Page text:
Continuous Learning Support due to COVID-19

The Indiana Department of Education (IDOE) has chosen to use the language “Continuous Learning” as opposed to “eLearning”, “distance learning” or “virtual learning” to help school leaders think holistically and progressively about how to best meet the needs of all learners.

The PATINS Project is providing increased support to Indiana educators through virtual meetings and resource guides as access and equity must be considered when developing and implementing continuous learning plans.

Daily Zoom Office Hours

Pop into one of the PATINS open office hours in Zoom to ask specific questions involving accessibility, assistive technology, Accessible Educational Materials (AEM) and/or Universal Design for Learning (UDL) and their application with continuous learning. These are held at 10 am and 2 pm EST each weekday through April 2020.

Accessible Digital Content

Are your lessons accessible for students and their parents/caregivers? With the move to continous learning, adults in the home have taken on a greater role in assisting students with school work. If the materials sent home or online lessons are not accessible for those with visual impairments, those who are deaf/hard of hearing, and/or for those have difficulty with reading printed text, your students may not have the same access to the content as other students. This can lead to both student and parent/caregiver frustration. Take a look at the Accessible Digital Content document or view the corresponding webinar recording for no-cost ways you can ensure the presentation of the content is accessible for a broad range of users.

Continuous Learning and Accommodations

When providing remote instruction and learning activities to students with Individual Education Programs (IEP) and Section 504 Plans, it is required to provide accommodations as stated within each student’s plan. The Indiana Department of Education - Office of Special Education, in collaboration with the Indiana IEP Resource Center (IEPRC), has developed a list of daily accommodations that are frequently used by students in the brick and mortar setting and examples of how these accommodations can be applied remotely when implementing continuous learning.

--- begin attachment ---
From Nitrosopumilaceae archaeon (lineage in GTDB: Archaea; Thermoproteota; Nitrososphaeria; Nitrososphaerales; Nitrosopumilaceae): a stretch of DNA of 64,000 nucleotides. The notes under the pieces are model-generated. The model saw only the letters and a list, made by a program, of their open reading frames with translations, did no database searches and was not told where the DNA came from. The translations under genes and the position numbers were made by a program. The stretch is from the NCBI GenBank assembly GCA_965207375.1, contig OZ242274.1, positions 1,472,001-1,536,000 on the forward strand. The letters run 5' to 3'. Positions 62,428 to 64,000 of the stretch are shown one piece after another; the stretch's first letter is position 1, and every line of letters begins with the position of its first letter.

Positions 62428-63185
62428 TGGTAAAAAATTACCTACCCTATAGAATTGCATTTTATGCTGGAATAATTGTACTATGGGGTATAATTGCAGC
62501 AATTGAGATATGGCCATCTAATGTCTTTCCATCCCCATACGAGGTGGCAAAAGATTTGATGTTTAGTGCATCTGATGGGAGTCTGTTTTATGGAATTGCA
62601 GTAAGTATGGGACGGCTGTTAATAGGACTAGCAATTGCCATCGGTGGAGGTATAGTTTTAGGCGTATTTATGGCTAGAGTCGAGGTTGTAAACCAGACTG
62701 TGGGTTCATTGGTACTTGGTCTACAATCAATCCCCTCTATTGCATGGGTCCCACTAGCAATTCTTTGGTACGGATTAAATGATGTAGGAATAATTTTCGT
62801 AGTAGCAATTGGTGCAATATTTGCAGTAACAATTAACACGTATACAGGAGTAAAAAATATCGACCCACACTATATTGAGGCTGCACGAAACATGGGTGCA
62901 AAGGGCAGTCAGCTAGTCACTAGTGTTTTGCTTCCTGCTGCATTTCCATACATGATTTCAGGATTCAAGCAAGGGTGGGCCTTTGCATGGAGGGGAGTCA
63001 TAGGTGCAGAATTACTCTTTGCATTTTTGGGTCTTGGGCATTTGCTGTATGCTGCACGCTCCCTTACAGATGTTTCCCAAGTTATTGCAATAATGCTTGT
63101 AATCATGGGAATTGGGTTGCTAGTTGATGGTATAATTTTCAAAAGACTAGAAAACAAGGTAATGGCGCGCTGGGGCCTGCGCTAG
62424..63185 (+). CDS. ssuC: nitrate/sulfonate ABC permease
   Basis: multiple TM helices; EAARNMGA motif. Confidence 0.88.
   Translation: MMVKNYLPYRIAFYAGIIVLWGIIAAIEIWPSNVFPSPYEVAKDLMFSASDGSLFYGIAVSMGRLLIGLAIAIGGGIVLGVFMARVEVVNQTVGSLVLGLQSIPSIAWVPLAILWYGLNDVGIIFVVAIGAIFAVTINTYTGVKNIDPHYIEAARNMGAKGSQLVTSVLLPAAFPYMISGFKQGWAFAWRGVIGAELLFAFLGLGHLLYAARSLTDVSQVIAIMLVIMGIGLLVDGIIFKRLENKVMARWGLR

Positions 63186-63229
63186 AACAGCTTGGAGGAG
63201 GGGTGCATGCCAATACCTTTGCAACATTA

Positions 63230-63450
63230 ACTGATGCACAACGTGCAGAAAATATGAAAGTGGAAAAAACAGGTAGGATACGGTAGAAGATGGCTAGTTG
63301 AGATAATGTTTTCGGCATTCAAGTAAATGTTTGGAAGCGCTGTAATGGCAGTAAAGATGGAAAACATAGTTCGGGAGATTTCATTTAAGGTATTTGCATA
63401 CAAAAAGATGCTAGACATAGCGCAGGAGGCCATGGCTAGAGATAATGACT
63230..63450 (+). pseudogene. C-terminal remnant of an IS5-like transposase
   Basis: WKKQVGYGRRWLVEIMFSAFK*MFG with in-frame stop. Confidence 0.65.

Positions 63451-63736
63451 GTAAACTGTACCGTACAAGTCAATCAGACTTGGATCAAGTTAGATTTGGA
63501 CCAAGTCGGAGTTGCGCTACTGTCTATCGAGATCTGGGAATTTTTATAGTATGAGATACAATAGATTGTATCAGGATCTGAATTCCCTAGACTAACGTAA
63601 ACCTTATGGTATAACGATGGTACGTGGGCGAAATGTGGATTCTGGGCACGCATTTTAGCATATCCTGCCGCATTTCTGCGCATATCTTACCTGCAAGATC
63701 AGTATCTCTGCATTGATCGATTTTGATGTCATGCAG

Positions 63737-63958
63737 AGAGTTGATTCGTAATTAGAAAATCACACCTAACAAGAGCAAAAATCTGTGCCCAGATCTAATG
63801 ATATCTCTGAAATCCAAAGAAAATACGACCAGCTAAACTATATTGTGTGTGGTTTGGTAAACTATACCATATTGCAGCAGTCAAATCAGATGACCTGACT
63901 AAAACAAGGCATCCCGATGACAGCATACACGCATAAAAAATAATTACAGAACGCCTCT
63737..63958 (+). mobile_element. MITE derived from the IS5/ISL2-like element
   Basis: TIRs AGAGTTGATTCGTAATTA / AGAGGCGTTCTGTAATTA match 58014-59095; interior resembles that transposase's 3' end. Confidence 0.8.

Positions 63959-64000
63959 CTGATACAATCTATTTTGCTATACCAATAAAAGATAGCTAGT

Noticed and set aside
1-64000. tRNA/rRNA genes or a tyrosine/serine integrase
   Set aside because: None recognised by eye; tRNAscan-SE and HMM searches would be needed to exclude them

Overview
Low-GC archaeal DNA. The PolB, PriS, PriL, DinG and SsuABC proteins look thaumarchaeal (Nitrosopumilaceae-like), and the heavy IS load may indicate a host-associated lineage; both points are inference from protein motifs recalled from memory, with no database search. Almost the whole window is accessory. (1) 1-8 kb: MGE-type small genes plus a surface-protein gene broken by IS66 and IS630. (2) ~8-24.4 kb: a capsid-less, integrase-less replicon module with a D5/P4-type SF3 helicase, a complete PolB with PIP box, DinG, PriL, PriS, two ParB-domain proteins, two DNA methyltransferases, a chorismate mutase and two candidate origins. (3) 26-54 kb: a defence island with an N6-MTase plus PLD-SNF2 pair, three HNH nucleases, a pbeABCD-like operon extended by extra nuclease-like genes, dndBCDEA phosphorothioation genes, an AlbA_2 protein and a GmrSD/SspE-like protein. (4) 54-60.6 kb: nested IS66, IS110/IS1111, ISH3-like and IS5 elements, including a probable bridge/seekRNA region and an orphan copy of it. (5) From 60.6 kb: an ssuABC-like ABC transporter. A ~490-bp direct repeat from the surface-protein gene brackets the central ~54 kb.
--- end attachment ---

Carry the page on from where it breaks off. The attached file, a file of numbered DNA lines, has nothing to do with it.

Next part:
Described and Captioned Media Program

DCMP provides access to over 8,000 accessible educational videos through online streaming and DVD. Families, educators, and other professionals who have at least one student with a disability are eligible for a free membership. Registration is simple and easy.

Digital Educational Materials and Resources for Continuous Learning

Best practices are to create, maintain and support students with accessible educational materials. This will allow students to access grade-level content independently and access content at their comprehension level. While this is a resource for available audiobooks and other reading supports, please be mindful that students who need specialized formats of text (audio & digital text, braille, large print), should have access to those needed formats with all classroom materials.

Guiding Policy Questions for Your Continuous Learning Team

This resource can help guide your district's continous learning teams while constructing a comprehensive policy for providing digital instruction.

ICAM - Supports & Resources for Continuous Learning during COVID-19

The ICAM team would like to offer supports and resources to assist educators, parents, and anyone who will be assisting students while schools are shut down. Please let us know if you have any information that we can share with others. 

Professional Development Guide

PATINS specialists have scheduled extra no-cost webinars that will have strategies and tools for accessible continuous learning. Topics include captioning solutions, supporting students with emotional disabilities, working on core words/AAC at home, ways to use the Desmos online calculator suite, Windows accessibility, receiving digital formats of curriculum texts for students with print disabilities, and more. Register through the Calendar on our website. Webinars can also be requested for any time and on any topic to assist with the implementation of continuous learning. Complete the form to request a training.

Continuous Learning Resources for Students using AAC

Compiled by PATINS Project Staff and local educators, the "Using Augmentative/Alternative Communication (AAC) while eLearning" document contains back up/low tech AAC boards* and core word and language learning activities that students can use in the home.